STGM_READWRITE|STGM_TRANSACTED|STGM_SHARE_DENY_WRITE|STGM_CREATE,       
            0, &lpStorage);

     if (sc != S_OK)    
     {      
        AfxMessageBox(IDS_FILE_ERORR, MB_OK|MB_ICONSTOP);        
        return 0;    
     }

     // Open stream for serialization
    CComPtr<IStream> spStream;    
    static LPCOLESTR vszContents = OLESTR("Contents");    
    HRESULT hr = lpStorage->CreateStream(vszContents,
            STGM_READWRITE | STGM_SHARE_EXCLUSIVE | STGM_CREATE,        
            0, 0, &spStream);    
    if (FAILED(hr))    
    {       
        AfxMessageBox(IDS_FILE_ERORR, MB_OK|MB_ICONSTOP);        
        return 0;    
    }

    // Get control's IPersistStreamInit    
    CComPtr<IPersistStreamInit> pObject;        
    hr = _GetMainControl()->ControlQueryInterface(IID_IPersistStreamInit, (void**)&pObject);     
    if (FAILED(hr))    
    {       
        AfxMessageBox(IDP_INTERLAL_ERROR, MB_OK|MB_ICONSTOP);        
        return 0;    
    }
   
    // Serialize control    
    pObject->Save(spStream, TRUE);    
    lpStorage->Commit(STGC_OVERWRITE);    
    return 0;
   }

Known problems

One problem that I run into using that control is the consistent short-cut processing. Control's keyboard short-cut processing mechanism is based on IOleInPlaceActiveObject as an active object on a container's form. After setting active IOleInPlaceActiveObject object a direct channel of communication between an in-place object and the associated application's most-outer frame window and the document window established. The problem is that VB application has original VB menu, once user hits a menu VB resets active object and no message translation is possible any more. After that control starts missing short-cuts. The solution could be further enhancement of control with adding docking menu bar, which would replace original VB menus. Common message processing mechanism would work for all toolbars and menu bar of control. Status bar realization would complete UI representation for control.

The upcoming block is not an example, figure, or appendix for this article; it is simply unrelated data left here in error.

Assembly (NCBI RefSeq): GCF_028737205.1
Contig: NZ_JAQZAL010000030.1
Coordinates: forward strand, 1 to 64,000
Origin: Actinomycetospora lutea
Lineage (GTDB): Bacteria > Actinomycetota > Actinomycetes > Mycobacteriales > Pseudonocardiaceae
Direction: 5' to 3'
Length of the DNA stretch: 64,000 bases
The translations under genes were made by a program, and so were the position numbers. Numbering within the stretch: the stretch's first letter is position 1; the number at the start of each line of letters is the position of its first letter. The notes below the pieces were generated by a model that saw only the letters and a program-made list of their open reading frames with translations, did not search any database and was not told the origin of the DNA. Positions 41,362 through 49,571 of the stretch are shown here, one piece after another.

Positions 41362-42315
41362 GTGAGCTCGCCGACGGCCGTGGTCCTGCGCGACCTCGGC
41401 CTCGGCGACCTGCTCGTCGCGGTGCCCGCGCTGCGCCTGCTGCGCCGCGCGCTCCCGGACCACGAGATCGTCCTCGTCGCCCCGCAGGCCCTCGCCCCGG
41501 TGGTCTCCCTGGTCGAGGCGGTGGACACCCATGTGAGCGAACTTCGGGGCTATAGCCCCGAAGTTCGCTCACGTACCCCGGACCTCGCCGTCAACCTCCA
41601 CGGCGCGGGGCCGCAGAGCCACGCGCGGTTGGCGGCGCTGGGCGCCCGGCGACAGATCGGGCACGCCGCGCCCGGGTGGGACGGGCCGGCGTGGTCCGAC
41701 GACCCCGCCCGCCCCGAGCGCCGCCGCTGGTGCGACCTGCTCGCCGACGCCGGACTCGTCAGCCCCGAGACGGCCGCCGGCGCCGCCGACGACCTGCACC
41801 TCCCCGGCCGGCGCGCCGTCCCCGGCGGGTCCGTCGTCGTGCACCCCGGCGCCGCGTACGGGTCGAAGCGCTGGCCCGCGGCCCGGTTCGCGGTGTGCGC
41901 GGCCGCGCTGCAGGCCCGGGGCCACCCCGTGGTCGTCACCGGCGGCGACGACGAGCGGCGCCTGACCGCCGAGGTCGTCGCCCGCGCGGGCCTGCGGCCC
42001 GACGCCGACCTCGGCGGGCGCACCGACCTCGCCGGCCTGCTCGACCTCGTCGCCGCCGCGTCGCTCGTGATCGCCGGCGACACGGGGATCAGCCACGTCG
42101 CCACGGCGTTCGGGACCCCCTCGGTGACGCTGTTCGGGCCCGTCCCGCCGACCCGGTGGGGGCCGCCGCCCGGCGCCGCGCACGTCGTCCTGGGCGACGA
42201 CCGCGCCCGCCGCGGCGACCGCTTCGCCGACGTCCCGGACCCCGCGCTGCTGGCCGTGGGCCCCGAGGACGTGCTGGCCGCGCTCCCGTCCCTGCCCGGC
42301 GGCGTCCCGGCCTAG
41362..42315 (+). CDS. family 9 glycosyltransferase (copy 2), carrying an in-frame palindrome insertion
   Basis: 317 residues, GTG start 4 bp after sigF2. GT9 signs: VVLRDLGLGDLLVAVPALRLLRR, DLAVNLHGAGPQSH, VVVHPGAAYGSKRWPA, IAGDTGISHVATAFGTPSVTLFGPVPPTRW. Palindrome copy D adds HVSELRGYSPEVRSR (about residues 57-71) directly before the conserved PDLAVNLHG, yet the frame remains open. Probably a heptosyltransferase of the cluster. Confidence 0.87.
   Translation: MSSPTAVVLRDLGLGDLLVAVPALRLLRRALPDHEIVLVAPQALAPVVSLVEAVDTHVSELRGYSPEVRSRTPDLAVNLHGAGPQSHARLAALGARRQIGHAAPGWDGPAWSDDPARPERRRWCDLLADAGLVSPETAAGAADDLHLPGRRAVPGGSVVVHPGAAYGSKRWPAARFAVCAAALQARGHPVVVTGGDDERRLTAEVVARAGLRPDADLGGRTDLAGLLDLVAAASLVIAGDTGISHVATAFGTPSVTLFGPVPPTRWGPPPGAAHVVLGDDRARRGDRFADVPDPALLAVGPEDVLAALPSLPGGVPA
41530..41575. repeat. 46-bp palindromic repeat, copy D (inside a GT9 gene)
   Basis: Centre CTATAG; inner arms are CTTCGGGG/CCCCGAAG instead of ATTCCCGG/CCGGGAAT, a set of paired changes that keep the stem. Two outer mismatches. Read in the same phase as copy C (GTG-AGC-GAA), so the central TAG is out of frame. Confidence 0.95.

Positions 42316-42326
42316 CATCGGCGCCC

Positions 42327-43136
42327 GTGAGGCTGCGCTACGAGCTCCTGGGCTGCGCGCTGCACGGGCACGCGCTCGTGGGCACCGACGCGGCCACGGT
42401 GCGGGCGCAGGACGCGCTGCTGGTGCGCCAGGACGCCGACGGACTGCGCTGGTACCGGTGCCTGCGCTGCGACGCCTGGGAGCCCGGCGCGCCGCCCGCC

Conclusion

With new coming Microsoft .NET platform the practical usage of such a control may seem obsolete. Docking capabilities of controls in .NET environment are built into framework. For example, VB.NET already has standard control properties "dock" and "anchor". Nevertheless in some cases one would still prefer using stand-alone control rather than .NET runtime, or use project as a starting point for own control. Solutions being used in this project, like object collections and in-place window subclassing and many others, may be helpful for other controls implementation.

There are number of opportunities to enhance and develop or even give a nice contemporary look to the control. Another field of activity could be the docking approach. It can be modified for MS Word like docking or anything we have not seen yet.
It is virtually impossible to cover all you can face while building docking ActiveX control in one small publication. There are tons of small things left beyond the boundaries of this article, which can be found in the attached MSVC project code of docking toolbar ActiveX control. There are also VB6.0 sample files that demonstrate how control can be used. Comments and participations are appreciated. The latest source code is available on www.activexstore.com site.

License

This article has no explicit license attached to it but may contain usage terms in the article text or the download files themselves. If in doubt please contact the author via the discussion board below.

A list of licenses authors might use can be found here

About the Author

Dmitri Sviridov

United States United States
No Biography provided

Comments and Discussions

 
QuestionHow to do this without MFC? PinsussInterested Programmer4-Jul-03 17:36 
AnswerRe: How to do this without MFC? Pinmemberchandru.jeeva28-Nov-08 23:53 
QuestionHow to get htmlhelp.h & htmlhelp.lib Pinmembermawei4-Feb-02 15:56 
AnswerRe: How to get htmlhelp.h & htmlhelp.lib PinsussAnonymous15-Jan-03 4:45 
GeneralRe: How to get htmlhelp.h & htmlhelp.lib Pinmembermsopengl29-Aug-10 19:16 
GeneralFound Bug Pinmemberalexey17@mtu-net.ru29-Oct-01 7:32 
GeneralNice work... PinmemberPaul Selormey11-Jun-01 1:11